Energy Brief for Oct 13
The petroleum complex traded in a mixed fashion as concerns over economic growth emerged as supply chain disruptions and inflationary pressures pose challenges for major economies. Of particular concern are shortages of natural gas and coal in Europe, China and India which appears to be affecting economic output while at the same time encouraging the use of petroleum derivatives as a substitute. In Europe natural gas prices are near $180 per barrel on an equivalent basis to crude oil. How much demand might shift remains a source of uncertainty, with the OPEC Monthly Report suggesting that if this trend continues, products such as fuel oil, diesel and naphtha could see higher demand growth driven by power generation, refining and petrochemicals. Along with the cautious policy by OPEC+ with respect to output levels, a continuation of inventory tightness into the first quarter of 2022 is likely until a clearer outlook on weather for the Northern Hemisphere winter emerges, or some allowances for additional demand are made by OPEC+.
Given the abrupt rally, some caution on the long side needs to be exercised given the large long spec position and the possibility that demand will suffer due to the higher prices and shortages of power in India and China, which could throttle economic growth. In addition, the sharp price spikes in distillate and to a lesser extent gasoline need to be monitored for any sign that underlying disappearance is weakening.
While talk continues of the decreased investment in E&P for crude and natural gas, the higher prices might encourage more capital infusion in 2022. Although this will likely not have an impact on near term production, it could affect back month price expectations in the second half of 2022, particularly if key producers such as Saudi Arabia and Russia attempt to expand output to meet demand during the first quarter when the deficit is expected to be greatest.
The release of supply/demand data by the IEA and the DOE inventory report tomorrow should provide insights into these macro trends. The DOE report is expected to show crude inventories up by .1 mb, distillate down 1.0 and gasoline higher by .1. The uncertain outlook for economic growth and potential for expanding crude demand should contain breakdowns to the 77.00 level while resistance is likely near 83.00 on uncertainty over Iranian nuclear negotiations and trends in economic growth. A key consideration will be the longer-term forecasts for temperatures this winter in key consuming areas such as Europe, the US and China.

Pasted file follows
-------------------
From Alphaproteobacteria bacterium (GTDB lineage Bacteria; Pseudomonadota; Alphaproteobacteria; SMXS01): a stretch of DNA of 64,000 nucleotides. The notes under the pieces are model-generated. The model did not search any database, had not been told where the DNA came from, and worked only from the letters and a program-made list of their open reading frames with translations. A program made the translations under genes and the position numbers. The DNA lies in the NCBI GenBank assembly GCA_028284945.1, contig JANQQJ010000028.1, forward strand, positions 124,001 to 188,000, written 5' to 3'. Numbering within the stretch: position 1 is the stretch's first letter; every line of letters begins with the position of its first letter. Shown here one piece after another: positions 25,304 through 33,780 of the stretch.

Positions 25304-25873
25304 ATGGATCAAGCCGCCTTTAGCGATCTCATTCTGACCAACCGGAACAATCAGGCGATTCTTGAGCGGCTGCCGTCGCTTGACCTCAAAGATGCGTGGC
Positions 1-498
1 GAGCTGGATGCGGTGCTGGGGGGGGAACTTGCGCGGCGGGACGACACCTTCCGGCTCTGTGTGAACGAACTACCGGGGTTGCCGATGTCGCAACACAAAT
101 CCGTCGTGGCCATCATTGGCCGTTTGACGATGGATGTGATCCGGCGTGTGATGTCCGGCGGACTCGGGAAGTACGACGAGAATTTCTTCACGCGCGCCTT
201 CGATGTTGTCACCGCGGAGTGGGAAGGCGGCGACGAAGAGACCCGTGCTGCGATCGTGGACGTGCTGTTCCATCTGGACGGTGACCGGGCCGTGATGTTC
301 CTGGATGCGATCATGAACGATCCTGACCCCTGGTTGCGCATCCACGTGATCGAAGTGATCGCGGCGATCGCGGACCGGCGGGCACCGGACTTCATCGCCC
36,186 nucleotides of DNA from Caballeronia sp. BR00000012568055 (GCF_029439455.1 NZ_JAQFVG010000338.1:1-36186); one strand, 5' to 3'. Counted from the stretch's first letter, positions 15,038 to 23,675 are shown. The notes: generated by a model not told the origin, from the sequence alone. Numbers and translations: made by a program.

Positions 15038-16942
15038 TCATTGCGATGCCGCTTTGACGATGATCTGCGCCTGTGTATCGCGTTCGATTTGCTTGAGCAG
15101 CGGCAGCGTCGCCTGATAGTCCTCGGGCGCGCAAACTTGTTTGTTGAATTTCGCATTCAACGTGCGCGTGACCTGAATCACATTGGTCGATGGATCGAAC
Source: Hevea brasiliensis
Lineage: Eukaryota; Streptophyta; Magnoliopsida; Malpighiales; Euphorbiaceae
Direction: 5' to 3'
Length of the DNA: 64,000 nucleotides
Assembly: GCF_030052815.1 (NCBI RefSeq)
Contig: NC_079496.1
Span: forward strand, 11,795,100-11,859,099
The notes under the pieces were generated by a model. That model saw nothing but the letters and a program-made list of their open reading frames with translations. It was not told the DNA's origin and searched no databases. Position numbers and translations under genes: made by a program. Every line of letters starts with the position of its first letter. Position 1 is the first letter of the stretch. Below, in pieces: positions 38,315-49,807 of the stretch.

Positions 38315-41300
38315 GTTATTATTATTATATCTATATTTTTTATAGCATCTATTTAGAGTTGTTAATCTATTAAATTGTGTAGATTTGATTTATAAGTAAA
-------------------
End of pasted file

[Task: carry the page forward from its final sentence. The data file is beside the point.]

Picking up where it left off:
While talk continues of the decreased investment in E&P for crude and natural gas, the higher prices might encourage more capital infusion in 2022. Although this likely will not have an impact on near term production, it might affect price expectations on the back months in the second half of 2022, particularly if key producers such as Saudi Arabia and Russia attempt to expand production quicker than currently envisioned to meet expected demand during the first quarter when the deficit is expected to be greatest.
The release of supply/demand data by OPEC on Wednesday followed by the Monthly IEA Report on Thursday should provide insights into macro trends and could create some nervousness in advance of their release, posing resistance at the 83.00 area basis November. Breakdowns below 77.00 are unlikely in the near term as the potential for further inventory tightening ahead of winter provides support.
Prices traded down to an intraday low at 5.168 basis November early yesterday before staging a recovery that carried over through today’s session as we ended higher by 8 1/2 cents at 5.59. With production setting back to well below 92 bcf/d the last couple of sessions and LNG flows over 11 bcf for the first time in a month, it is not surprising to see the market show some improvement, but ultimately the direction of recent trade has mirrored that of overseas price points as the shortages there remain the focus of energy market headlines. Mild US temperatures have extended the injection season, with tomorrow’s report expected to show a 94 bcf stock build verses the 5 year average of 79. Despite the improving storage situation in the US, the market will remain tied to the fate of Asian and European prices. When colder temperatures develop, either here or overseas, there might not be much to impede a run back to the contract highs. 5.80 and 5.97 look to be possible resistance levels, with the 5.30-5.35 range offering key support on a settlement basis.
Charts Courtesy of DTN Prophet X, EIA, Reuters
The authors of this piece do currently maintain positions in the commodities mentioned within this report.
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